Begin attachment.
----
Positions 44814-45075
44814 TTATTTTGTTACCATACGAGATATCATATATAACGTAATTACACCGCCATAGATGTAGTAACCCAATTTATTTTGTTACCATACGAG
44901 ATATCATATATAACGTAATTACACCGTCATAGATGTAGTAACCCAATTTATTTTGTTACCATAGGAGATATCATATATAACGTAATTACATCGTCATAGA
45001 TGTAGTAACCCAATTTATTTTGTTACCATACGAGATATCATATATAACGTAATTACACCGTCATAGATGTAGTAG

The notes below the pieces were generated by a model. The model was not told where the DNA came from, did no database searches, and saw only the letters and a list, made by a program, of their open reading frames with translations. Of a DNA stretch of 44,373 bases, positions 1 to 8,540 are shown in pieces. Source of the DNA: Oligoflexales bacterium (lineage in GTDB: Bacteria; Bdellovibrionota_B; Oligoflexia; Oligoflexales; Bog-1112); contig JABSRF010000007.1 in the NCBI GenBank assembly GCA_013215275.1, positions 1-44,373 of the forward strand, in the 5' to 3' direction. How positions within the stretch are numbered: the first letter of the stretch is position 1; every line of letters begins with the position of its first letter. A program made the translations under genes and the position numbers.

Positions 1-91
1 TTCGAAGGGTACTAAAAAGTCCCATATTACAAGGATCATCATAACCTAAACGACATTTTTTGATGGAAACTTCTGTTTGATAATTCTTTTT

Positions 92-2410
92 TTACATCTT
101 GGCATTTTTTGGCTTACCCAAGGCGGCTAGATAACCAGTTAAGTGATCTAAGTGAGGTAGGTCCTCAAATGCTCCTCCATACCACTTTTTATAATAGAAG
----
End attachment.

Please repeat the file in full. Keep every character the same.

Positions 44814-45075
44814 TTATTTTGTTACCATACGAGATATCATATATAACGTAATTACACCGCCATAGATGTAGTAACCCAATTTATTTTGTTACCATACGAG
44901 ATATCATATATAACGTAATTACACCGTCATAGATGTAGTAACCCAATTTATTTTGTTACCATAGGAGATATCATATATAACGTAATTACATCGTCATAGA
45001 TGTAGTAACCCAATTTATTTTGTTACCATACGAGATATCATATATAACGTAATTACACCGTCATAGATGTAGTAG

The notes below the pieces were generated by a model. The model was not told where the DNA came from, did no database searches, and saw only the letters and a list, made by a program, of their open reading frames with translations. Of a DNA stretch of 44,373 bases, positions 1 to 8,540 are shown in pieces. Source of the DNA: Oligoflexales bacterium (lineage in GTDB: Bacteria; Bdellovibrionota_B; Oligoflexia; Oligoflexales; Bog-1112); contig JABSRF010000007.1 in the NCBI GenBank assembly GCA_013215275.1, positions 1-44,373 of the forward strand, in the 5' to 3' direction. How positions within the stretch are numbered: the first letter of the stretch is position 1; every line of letters begins with the position of its first letter. A program made the translations under genes and the position numbers.

Positions 1-91
1 TTCGAAGGGTACTAAAAAGTCCCATATTACAAGGATCATCATAACCTAAACGACATTTTTTGATGGAAACTTCTGTTTGATAATTCTTTTT

Positions 92-2410
92 TTACATCTT
101 GGCATTTTTTGGCTTACCCAAGGCGGCTAGATAACCAGTTAAGTGATCTAAGTGAGGTAGGTCCTCAAATGCTCCTCCATACCACTTTTTATAATAGAAG